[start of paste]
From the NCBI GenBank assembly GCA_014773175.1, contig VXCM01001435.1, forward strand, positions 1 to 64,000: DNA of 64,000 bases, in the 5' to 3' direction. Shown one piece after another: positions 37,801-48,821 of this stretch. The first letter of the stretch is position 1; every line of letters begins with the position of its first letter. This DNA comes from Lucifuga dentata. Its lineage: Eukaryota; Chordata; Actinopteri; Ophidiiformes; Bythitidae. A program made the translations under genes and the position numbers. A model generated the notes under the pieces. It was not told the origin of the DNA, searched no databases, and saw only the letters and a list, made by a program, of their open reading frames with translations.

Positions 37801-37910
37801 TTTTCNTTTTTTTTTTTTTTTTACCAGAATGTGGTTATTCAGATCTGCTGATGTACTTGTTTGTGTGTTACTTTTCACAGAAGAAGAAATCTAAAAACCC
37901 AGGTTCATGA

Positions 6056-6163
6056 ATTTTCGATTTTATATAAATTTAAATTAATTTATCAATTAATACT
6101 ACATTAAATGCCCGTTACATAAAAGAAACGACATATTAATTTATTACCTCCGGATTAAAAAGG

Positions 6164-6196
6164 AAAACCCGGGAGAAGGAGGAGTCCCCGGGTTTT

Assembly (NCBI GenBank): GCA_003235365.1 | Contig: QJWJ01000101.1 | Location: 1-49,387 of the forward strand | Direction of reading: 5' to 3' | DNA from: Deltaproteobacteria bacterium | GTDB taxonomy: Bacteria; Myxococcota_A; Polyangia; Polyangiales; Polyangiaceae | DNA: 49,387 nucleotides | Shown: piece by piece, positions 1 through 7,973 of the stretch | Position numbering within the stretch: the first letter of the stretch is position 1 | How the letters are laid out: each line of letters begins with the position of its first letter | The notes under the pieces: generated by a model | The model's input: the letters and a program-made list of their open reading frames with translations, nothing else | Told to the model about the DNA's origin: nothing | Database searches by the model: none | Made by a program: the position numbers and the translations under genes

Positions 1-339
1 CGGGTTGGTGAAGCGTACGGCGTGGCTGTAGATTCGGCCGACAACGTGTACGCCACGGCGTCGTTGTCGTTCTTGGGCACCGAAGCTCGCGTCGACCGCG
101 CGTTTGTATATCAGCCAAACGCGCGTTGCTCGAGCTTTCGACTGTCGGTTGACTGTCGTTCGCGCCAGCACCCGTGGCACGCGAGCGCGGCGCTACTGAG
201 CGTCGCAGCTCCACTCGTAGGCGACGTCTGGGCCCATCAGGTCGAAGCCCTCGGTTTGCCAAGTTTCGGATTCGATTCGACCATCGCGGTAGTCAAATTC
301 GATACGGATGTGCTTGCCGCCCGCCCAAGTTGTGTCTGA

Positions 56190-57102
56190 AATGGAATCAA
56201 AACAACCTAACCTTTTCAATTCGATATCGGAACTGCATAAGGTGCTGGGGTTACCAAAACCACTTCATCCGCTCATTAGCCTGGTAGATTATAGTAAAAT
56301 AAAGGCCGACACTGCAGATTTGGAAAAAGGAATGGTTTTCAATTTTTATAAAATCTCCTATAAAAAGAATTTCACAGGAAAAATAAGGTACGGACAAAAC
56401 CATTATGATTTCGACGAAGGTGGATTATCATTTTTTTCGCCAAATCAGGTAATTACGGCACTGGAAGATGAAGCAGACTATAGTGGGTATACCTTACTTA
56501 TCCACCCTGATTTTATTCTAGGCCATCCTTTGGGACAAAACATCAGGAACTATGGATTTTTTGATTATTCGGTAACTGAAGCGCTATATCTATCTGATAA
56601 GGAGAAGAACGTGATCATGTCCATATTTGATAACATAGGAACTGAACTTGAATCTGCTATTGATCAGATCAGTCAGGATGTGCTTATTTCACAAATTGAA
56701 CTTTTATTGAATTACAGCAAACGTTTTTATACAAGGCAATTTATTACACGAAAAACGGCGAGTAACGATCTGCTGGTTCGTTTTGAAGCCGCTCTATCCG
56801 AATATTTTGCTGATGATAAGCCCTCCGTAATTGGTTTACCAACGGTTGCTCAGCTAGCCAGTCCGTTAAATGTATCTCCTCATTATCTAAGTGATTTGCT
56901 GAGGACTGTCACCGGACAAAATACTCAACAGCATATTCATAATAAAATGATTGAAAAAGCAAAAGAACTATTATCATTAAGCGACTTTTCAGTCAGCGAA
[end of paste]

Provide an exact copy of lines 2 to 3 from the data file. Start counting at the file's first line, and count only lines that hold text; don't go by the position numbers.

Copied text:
Positions 37801-37910
37801 TTTTCNTTTTTTTTTTTTTTTTACCAGAATGTGGTTATTCAGATCTGCTGATGTACTTGTTTGTGTGTTACTTTTCACAGAAGAAGAAATCTAAAAACCC